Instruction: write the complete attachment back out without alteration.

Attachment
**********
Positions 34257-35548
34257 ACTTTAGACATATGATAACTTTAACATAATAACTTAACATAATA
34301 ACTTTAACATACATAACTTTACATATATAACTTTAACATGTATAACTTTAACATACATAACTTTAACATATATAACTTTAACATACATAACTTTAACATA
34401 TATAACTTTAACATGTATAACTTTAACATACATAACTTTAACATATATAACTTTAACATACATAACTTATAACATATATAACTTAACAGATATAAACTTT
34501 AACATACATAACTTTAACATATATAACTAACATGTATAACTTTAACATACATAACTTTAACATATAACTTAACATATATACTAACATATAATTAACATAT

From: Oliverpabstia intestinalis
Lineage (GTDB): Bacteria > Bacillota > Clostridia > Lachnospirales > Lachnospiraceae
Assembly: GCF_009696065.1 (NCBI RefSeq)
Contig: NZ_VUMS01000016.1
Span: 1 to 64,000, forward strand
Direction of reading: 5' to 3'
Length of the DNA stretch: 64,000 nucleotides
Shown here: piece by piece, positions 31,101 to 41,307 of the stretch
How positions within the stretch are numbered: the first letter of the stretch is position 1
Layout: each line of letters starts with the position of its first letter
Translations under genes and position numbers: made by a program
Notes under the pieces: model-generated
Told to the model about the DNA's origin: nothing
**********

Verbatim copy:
Positions 34257-35548
34257 ACTTTAGACATATGATAACTTTAACATAATAACTTAACATAATA
34301 ACTTTAACATACATAACTTTACATATATAACTTTAACATGTATAACTTTAACATACATAACTTTAACATATATAACTTTAACATACATAACTTTAACATA
34401 TATAACTTTAACATGTATAACTTTAACATACATAACTTTAACATATATAACTTTAACATACATAACTTATAACATATATAACTTAACAGATATAAACTTT
34501 AACATACATAACTTTAACATATATAACTAACATGTATAACTTTAACATACATAACTTTAACATATAACTTAACATATATACTAACATATAATTAACATAT

From: Oliverpabstia intestinalis
Lineage (GTDB): Bacteria > Bacillota > Clostridia > Lachnospirales > Lachnospiraceae
Assembly: GCF_009696065.1 (NCBI RefSeq)
Contig: NZ_VUMS01000016.1
Span: 1 to 64,000, forward strand
Direction of reading: 5' to 3'
Length of the DNA stretch: 64,000 nucleotides
Shown here: piece by piece, positions 31,101 to 41,307 of the stretch
How positions within the stretch are numbered: the first letter of the stretch is position 1
Layout: each line of letters starts with the position of its first letter
Translations under genes and position numbers: made by a program
Notes under the pieces: model-generated
Told to the model about the DNA's origin: nothing